The End of Year Book Survey is a pretty sweet post created by The Perpetual Page-Turner. I did it last year and thought I’d do it again this year.
The survey is pretty long though I’ve omitted a few questions.
Number of books read: 88
Audio books: 8
Comics/graphic novels: 23
Number of books reread: 14
Number of books I didn’t finish: 5
Genre I read the most: Fantasy
It took a while for me to decide on the topic for this comics roundup post. I read them at different times (one for Halloween, the other because I saw it at the library a while back), but decided to review them together because they have many similarities. Though one is explicitly horror and the other strikes me as magical realism, both tap into our fears, what powers our fears, and our doubts about our capabilities. Also both include prominent characters battling mental illness and show the value of strong relationships. And both authors’ first name is Scott.
Wytches, Vol. 1 by Scott Snyder, illus. by Jock with colors by Matt Hollingsworth
Everything you thought you knew about witches is wrong. They are much darker, and they are much more horrifying. Wytches takes the mythology of witches to a far creepier, bone-chilling place than readers have dared venture before. When the Rooks family moves to the remote town of Litchfield, NH, to escape a haunting trauma, they’re hopeful about starting over. But something evil is waiting for them in the woods just beyond town. Watching from the trees. Ancient…and hungry.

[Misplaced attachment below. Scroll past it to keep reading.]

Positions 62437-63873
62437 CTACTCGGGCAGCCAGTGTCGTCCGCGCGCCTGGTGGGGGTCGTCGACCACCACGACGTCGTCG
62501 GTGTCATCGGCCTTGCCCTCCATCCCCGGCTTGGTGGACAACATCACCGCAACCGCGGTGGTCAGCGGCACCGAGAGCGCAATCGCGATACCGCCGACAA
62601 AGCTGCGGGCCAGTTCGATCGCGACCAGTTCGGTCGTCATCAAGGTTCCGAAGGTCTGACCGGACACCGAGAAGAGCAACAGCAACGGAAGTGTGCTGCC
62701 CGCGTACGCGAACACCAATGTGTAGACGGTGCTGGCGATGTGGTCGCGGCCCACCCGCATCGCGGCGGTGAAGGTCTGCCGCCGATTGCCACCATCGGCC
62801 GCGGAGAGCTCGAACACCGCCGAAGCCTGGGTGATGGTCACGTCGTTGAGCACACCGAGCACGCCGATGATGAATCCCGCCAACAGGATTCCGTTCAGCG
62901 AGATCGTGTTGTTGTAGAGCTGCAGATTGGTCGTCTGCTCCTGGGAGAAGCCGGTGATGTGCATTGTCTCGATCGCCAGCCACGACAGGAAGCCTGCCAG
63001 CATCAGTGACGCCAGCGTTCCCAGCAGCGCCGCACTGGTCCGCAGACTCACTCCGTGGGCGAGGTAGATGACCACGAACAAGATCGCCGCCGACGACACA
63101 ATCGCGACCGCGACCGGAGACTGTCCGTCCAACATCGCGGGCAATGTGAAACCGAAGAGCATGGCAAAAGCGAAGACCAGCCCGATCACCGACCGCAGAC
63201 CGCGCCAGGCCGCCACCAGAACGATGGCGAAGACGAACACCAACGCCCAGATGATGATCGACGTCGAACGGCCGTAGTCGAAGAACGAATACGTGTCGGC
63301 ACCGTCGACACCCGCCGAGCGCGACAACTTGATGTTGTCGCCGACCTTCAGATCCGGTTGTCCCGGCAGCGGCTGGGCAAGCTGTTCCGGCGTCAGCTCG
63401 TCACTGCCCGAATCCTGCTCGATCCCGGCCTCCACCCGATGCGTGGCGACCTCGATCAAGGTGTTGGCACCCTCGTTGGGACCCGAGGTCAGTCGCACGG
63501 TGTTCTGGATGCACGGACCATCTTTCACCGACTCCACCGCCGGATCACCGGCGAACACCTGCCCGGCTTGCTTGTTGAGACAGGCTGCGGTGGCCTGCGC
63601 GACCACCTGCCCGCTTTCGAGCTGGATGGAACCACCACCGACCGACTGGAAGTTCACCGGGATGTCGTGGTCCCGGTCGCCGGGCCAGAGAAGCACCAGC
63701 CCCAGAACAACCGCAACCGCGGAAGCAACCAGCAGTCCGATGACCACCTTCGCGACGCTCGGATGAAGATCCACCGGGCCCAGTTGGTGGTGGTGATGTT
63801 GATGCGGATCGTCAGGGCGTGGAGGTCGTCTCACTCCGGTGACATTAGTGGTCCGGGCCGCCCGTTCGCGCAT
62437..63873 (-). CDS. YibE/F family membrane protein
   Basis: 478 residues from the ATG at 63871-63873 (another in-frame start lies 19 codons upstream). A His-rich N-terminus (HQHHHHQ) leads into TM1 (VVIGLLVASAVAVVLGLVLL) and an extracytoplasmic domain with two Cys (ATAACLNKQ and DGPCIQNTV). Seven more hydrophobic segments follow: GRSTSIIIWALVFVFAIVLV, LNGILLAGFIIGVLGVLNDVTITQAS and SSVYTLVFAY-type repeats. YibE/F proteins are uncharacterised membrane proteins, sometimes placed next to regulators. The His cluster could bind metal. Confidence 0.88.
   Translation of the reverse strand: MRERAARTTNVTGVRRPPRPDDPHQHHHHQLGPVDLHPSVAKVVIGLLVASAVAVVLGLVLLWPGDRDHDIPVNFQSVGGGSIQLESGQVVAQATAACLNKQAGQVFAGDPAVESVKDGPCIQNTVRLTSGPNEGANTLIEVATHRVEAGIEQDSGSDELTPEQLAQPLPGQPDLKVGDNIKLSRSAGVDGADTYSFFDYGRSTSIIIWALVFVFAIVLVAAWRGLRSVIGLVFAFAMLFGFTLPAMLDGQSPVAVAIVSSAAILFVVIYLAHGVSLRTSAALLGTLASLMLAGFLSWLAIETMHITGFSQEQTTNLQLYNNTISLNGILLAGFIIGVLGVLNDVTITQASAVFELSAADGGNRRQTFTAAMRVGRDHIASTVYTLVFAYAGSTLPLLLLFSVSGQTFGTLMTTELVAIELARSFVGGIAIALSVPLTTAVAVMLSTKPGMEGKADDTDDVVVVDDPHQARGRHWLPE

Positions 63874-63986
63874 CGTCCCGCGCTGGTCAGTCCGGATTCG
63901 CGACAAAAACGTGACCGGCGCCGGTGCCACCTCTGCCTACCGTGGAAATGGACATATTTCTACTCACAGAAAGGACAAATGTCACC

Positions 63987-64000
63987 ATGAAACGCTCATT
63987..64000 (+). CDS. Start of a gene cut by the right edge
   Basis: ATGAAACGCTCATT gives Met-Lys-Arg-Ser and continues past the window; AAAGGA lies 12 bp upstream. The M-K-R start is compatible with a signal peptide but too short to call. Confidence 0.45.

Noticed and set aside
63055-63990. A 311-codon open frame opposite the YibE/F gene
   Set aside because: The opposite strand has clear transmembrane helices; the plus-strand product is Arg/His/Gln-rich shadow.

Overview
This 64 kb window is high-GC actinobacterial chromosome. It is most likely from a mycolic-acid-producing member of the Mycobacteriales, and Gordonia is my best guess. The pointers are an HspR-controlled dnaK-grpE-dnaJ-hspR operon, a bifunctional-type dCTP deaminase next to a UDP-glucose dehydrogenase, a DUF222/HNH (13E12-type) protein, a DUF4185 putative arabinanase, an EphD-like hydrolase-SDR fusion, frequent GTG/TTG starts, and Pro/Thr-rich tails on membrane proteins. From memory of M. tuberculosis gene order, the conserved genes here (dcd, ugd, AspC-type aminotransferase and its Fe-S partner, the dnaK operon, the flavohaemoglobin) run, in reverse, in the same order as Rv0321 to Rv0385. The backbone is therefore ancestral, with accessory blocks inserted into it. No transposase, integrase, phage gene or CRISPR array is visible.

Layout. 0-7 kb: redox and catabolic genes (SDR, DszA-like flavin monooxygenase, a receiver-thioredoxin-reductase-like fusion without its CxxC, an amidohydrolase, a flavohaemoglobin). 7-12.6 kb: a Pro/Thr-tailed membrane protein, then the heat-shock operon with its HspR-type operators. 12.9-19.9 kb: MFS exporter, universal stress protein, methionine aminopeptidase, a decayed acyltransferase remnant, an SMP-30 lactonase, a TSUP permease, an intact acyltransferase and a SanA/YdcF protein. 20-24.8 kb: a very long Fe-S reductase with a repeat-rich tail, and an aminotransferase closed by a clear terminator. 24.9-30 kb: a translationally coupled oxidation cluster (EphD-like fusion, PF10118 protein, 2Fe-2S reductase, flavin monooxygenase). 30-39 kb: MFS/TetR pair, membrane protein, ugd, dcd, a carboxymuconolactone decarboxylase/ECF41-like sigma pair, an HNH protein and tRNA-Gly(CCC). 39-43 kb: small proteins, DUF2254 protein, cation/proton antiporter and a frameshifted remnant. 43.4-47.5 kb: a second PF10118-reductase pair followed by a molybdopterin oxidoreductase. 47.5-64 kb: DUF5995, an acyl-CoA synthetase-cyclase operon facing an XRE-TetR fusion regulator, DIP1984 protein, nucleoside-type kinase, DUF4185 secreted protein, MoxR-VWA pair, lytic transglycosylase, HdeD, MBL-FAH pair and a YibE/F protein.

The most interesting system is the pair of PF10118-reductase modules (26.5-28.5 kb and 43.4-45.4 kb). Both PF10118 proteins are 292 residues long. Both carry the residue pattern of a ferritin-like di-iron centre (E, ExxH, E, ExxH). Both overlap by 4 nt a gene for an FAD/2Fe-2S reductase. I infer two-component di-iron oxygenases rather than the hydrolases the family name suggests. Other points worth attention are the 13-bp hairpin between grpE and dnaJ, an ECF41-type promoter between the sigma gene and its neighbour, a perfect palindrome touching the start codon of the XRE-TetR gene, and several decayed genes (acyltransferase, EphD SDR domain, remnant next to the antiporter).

You can view this as a review post or as recommendations for strong female characters in comic books. It wasn’t until I sat down to do this post that I realized all the main characters in the comics I’m about to discuss are women.
They are all strong, brave, independent badass fighters who do what they must to pursue their goals. Their backgrounds vary — spy, assassin, housewife, outcast, single mom — as well as their age. All of these were fun to read and I recommend them all to you.
Since I’d yet to read any of the comics I received on Free Comic Book Day back in May, I decided to try a few of them in an attempt to clear my comic TBR. Two of the comics I received for free/discounted was the first issue of Boy-1 and Oddly Normal. I knew nothing about them when I picked them up, which is different for me because so far the majority of comics and graphic novels I’ve read were either recommended to me by a person or through a blog or video, or were based on a topic or person I was familiar with. However, this plunge into something new wasn’t bad.
Thank you Orang-utan Librarian for nominating me for this! 😀 It’s so different and fun.
- Post the rules before starting and link back to this post as a reference for other bloggers.
- Part A: Answer each of the fruit questions (each fruit corresponds to a book!) & add pictures plus why you thought that particular book deserves that particular fruit if possible.
- Part B: Choose your favourite fruit (even if it is one of the fruits in part A). Come up with a question that we didn’t ask and answer it.
- Part C: Create your own smoothie from the fruits in Part A (imagine a Lemon-Tomato-Apple smoothie ~ yuck), and find a book that would correlate to your smoothie!
- Nominate as many and anyone that you think are deserving of this award but it would be nice if you nominated a minimum of 5!
- Notify your nominees of the nomination.
- The most important rules? Have fun and of course, keep it fresh! 😀